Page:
Fred Herzog photos on display at Audain Art Gallery

New exhibit will run until May 22

The Audain Art Museum might be just shy of celebrating its one year anniversary, but already it’s showcased a range of special exhibits from textile arts to film and paintings.

Next up: photography. Fred Herzog: Shadowlands, an exhibit showcasing 18 images captured by the accomplished Vancouver photographer, opened last Saturday (Jan. 21) and is running until May 22.

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“While our collection mandate is, and will continue to be, to collect work from B.C., with our special exhibit spaces, the sky is the limit,” said Darrin Martens, Gail and Stephen A. Jarislowsky chief curator at the museum. “We can do anything we want. In a lot of respects it’s a grand experiment to see what resonates with our members, the community and visitors.”

The new exhibit will feature Herzog’s work spanning five decades, largely captured around Vancouver. Born in Germany, Herzog moved to Vancouver in 1953, first working as a medical photographer before turning his lens to the city’s streets.

His work, which often features rich colours and possesses a painting-like quality, has been shown at the National Gallery of Canada, the Vancouver Art Gallery and the UBC Fine Art Gallery, to name just a few.

“In dialogue with his dealers at Equinox Gallery I had the opportunity to look at the full catalogue of works. Within looking at that there are certain themes that really come out, whether it’s nighttime shots, streetscapes (or) people within the streetscape. One thing I found most interesting was this relatively small suite of artwork that really incorporated shadow into the composition,” Martens said.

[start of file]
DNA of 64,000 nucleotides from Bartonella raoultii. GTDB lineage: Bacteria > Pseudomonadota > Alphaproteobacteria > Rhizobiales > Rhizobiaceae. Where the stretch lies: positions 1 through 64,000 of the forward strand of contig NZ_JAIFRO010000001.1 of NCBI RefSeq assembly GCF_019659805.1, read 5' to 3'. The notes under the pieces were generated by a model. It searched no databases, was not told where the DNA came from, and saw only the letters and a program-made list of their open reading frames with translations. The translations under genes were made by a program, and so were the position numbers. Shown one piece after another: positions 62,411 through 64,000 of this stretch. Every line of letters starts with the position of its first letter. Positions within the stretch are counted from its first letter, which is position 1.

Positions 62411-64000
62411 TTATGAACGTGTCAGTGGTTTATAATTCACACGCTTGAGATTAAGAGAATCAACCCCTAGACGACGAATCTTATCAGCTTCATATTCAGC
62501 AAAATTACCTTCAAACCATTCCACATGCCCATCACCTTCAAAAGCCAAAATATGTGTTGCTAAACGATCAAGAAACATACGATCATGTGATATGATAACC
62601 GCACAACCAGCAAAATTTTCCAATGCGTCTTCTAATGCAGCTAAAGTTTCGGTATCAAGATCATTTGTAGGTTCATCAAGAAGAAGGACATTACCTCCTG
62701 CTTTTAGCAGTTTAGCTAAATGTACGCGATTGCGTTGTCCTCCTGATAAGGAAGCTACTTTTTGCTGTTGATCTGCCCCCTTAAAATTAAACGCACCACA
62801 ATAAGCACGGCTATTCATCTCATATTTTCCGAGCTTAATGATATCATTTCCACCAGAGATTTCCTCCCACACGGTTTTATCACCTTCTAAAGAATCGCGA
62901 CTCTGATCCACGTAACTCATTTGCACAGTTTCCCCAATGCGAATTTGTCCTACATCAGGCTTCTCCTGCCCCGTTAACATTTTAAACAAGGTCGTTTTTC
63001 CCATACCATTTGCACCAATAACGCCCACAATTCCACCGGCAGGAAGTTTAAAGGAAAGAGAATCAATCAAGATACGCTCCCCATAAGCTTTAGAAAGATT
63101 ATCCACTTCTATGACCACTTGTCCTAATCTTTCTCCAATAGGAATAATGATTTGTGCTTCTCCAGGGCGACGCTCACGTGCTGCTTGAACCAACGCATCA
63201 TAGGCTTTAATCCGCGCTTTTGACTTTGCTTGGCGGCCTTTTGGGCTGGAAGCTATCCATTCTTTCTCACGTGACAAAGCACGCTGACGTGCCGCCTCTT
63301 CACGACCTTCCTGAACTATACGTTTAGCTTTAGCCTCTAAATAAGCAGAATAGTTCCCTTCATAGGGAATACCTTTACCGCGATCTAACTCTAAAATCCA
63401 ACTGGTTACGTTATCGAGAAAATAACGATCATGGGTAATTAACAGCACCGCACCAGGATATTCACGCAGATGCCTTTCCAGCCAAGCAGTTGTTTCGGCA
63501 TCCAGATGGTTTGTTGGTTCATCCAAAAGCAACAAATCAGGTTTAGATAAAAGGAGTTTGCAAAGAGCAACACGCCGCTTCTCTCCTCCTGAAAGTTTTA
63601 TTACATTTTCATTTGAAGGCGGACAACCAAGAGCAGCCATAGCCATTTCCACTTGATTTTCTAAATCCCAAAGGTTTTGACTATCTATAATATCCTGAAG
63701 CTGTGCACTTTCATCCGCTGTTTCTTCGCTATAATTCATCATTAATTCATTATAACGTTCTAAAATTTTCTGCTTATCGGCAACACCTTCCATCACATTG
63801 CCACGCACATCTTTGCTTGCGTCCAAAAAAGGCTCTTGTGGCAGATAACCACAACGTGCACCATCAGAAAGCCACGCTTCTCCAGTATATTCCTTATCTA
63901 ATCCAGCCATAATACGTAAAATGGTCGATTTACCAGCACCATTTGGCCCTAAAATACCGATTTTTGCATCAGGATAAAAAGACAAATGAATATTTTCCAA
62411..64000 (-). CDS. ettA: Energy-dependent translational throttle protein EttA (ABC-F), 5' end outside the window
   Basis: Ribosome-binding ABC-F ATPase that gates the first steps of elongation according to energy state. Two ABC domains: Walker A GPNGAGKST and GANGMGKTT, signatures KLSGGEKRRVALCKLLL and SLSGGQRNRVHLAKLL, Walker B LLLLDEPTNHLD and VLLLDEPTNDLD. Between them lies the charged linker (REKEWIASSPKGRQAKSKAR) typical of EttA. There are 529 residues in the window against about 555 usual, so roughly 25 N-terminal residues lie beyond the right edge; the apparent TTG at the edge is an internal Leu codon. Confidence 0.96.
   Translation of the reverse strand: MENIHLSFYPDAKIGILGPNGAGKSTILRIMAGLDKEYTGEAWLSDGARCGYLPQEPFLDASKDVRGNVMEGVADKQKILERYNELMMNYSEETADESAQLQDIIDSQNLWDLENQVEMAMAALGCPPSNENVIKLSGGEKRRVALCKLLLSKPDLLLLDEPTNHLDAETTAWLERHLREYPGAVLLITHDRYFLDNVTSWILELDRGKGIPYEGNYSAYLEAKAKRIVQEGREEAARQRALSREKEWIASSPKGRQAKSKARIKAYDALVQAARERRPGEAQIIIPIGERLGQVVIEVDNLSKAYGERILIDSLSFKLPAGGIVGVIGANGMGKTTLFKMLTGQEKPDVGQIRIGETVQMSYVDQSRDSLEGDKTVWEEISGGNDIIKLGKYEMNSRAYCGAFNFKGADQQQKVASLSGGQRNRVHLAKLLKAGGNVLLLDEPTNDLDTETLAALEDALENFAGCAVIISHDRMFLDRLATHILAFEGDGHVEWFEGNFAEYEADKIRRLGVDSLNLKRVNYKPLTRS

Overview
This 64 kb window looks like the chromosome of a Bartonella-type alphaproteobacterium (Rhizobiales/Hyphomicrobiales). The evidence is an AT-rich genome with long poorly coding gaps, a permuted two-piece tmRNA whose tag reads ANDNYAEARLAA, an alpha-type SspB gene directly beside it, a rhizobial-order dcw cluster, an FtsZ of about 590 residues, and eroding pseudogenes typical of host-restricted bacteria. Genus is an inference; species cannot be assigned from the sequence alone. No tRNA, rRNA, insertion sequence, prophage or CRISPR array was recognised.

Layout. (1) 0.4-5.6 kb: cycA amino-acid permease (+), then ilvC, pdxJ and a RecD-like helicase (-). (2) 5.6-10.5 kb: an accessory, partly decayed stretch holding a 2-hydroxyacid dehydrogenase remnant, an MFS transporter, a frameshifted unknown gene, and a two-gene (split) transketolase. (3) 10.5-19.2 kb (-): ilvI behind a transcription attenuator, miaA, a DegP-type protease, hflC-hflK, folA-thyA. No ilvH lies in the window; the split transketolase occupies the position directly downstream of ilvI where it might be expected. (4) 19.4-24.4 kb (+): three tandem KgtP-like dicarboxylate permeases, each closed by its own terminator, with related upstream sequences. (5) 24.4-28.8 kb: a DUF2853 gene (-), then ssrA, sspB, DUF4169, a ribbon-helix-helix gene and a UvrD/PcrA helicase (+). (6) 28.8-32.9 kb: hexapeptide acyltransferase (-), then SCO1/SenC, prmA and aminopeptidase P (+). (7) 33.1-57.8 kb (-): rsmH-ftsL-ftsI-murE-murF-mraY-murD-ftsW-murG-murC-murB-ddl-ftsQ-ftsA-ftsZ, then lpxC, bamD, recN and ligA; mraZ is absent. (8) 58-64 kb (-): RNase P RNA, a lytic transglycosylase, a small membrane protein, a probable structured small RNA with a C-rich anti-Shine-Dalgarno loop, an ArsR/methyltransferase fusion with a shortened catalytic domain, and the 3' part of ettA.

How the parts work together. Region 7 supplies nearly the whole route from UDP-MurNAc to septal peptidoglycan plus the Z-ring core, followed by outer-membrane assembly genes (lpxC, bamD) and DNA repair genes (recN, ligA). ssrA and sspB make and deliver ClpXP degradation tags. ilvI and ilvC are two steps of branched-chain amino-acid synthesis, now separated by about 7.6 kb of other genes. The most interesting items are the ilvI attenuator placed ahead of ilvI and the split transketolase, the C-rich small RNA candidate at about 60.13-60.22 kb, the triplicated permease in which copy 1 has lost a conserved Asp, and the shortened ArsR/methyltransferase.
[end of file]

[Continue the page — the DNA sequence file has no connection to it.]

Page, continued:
To that end, he collected a range of photos tied together by their use of shadows to create a one-of-a-kind exhibit.

The photos range from self-portraits to street scenes of Vancouver as well as nighttime shots from the 1950s to 2000. For those familiar with the city, there’s the added appeal of nostalgia, Martens said.

“If you grew up (in Vancouver) through the ‘50s, ‘60s, ‘70s and ‘80s, there will be visual cues and triggers for memory,” he added. “For those who haven’t been part of that community, it’s an opportunity to gaze back in time where an artist saw something he figured was interesting. The catalogue Fred has, he’s taken thousands upon thousands of images. This is a very thin slice of that.”

The show is on display in the museum’s upstairs gallery and “what we’ve chosen to do is really give each of these works a lot of real estate,” Martens said. “There’s quite a bit of empty space between them. What I’m hoping is going to happen is that visitors to the museum and exhibition take the time to look at each of these individual artworks in solitude.”

Meanwhile, work is also underway to install a new exhibit in the downstairs gallery. “We’ll be showcasing a collection of drawings by (Henri) Mattise,” Martens said. “That’s something different yet again. I think the opportunity here for us within our temporary exhibition space is really to explore the diversity of art, the world of art, and bring that to Whistler for visitors and locals to enjoy.”

That exhibit will open at the end of February.

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